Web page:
• IN MEMORIAM

    Taze Leonard “Tee” Senn ’39

by Don McKale

Tee Senn, a graduate of “The Great Class of ’39,” gave a lifetime of dedication and service to the class, Clemson University, and the study of horticulture. Almost singlehandedly, Tee founded and helped to develop much of what is today the South Carolina Botanical Garden. During 1959, in his role as the new head of then Clemson College’s horticulture department, Tee secured 44 acres of college land on Perimeter Road for a camellia grove and trial gardens. By 1973 the scenic Clemson Horticulture Gardens had grown into a 76-acre public site, with gardens that included azaleas, wildflowers, bog, research areas, duck pond, and a special first-in-the-nation hortitherapy garden. Also a bright red caboose sat at the front of the gardens, thanks largely to the campaign of Tee’s wife, Marguerite “Reet” Senn, to secure the rail car from Southern Railway as a gift to the gardens.

At Tee’s urging, the Class of ’39 adopted the gardens as one of the class’s signature projects. In 1981 the class approved at its reunion two resolutions honoring Tee, one providing monies from the class treasury to support a university fund named for him to provide scholarships for horticulture students.

Today the caboose and surrounding Caboose Garden serve as special memorials to the Class of ’39. Located on the original 44-acre tract, they form a key part of the class-sponsored and funded Heritage Gardens at the main entrance to the present 295-acre S.C. Botanical Garden. The garden remains one of the university’s most popular attractions, drawing an estimated 80,000 visitors annually, many of them children. In 1991 the university honored Tee by naming the garden’s original tract of land “The T.L. Senn Horticultural Gardens.”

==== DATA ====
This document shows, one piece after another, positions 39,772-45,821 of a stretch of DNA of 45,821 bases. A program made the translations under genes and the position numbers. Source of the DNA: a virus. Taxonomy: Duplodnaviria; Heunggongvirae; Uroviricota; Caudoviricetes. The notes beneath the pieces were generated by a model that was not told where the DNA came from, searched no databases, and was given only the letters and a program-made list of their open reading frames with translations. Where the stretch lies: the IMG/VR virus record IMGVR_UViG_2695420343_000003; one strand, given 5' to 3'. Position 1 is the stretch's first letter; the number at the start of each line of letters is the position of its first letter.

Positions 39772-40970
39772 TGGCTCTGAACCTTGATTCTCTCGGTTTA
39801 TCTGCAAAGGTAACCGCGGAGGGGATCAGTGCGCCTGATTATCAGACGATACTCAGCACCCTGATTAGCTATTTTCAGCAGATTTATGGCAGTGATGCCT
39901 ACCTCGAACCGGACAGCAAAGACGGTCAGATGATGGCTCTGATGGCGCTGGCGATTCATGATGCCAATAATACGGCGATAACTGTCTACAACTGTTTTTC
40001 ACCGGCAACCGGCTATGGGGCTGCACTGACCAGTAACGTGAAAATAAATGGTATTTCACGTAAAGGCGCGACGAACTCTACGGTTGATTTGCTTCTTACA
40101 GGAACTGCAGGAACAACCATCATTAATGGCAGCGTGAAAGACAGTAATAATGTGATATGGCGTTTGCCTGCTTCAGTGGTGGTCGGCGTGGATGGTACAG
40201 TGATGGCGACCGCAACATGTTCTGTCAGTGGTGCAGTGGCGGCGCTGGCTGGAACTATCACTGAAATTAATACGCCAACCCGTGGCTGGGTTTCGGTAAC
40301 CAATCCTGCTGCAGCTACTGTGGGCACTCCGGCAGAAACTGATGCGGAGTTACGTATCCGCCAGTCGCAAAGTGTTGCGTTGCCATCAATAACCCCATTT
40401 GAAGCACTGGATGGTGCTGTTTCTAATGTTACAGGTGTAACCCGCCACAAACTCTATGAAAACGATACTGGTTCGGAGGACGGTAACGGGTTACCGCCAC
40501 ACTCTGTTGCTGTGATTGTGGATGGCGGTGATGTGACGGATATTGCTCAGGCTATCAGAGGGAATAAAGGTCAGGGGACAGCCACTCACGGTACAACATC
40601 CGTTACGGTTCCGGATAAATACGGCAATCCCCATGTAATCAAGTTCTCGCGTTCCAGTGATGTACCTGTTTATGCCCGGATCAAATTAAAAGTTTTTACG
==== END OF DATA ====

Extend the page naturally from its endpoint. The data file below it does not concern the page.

Tee served the Class of ’39 as its secretary-treasurer from 1959 to 1981 and its permanent president thereafter. He was a member of the class’s Golden Anniversary Endowment Fund Committee and Caboose Garden Committee. He played a major role in the class’s establishing and funding of other projects for the university, especially undergraduate scholarships and the Faculty Award for Excellence. The award recognizes, together with the Faculty Senate, the outstanding contributions of a Clemson professor each year, with the recipient becoming an honorary member of the “Great Class.” In 1994, the university again honored Tee, this time presenting him with the Clemson Medallion, the school’s highest public award.

Tee Senn graduated with a B.S. degree in horticulture. While a student at Clemson, he was a member of Alpha Zeta, the honor agricultural fraternity, and Tiger Brotherhood, and served as president of the Horticulture Club. During World War II he served in the U.S. Navy in the Pacific theater. In the late 1940s and early 1950s, he taught at Clemson College. In 1950 and 1958 respectively, he earned M.S. and Ph.D. degrees in horticulture from the University of Maryland. For work on the Ph.D., Tee received a national Danforth Teaching Fellowship, the first student in agriculture awarded the prestigious grant. Returning to Clemson in 1958, he served as head of the horticulture department until his retirement in 1981. Also during his career, he traveled the world teaching and doing research on the use of seaweed to enhance plant growth, a subject on which he built an international reputation.

“The best is good enough,” Tee liked to say about the Class of ’39. And about Tee, the same could be said of him. He loved people and they loved him. Of the many fun Friday evenings he hosted during class reunions at his home on Lake Hartwell, what he called Tee Reet’s Retreat, an invitation said it all: “Swimming, boating, and kegs of suds. Special sampling of exotic hors d’ouvres. Special aromatic elixirs.”

Deeply religious, Tee was grateful for all his blessings—his family, career, and many classmates and friends. One of his former students described him as “a visionary with big ideas. The evidence is all around the Clemson campus and extends far beyond through his students and their students. Clemson College produced its own greatest generation, and Tee Senn was one of its proudest members.” Said another of his students, “Tee was amazing! A gift to the world!”

1 reply
  1. Douglas Freiland says:

    My grandfather, Dr. Arthur Howard Thompson, Professor Emeritus of Horticulture at the University of Maryland, College Park, spoke very fondly of Tee L. Senn as he traveled to Clemson to see him speak at a conference many years ago.

    Douglas Freiland
    Firefighter/Paramedic
    Frederick County Fire and Rescue (VA)
    Clemson University B.S. Forest Resource Mgmt. ’02

    Reply

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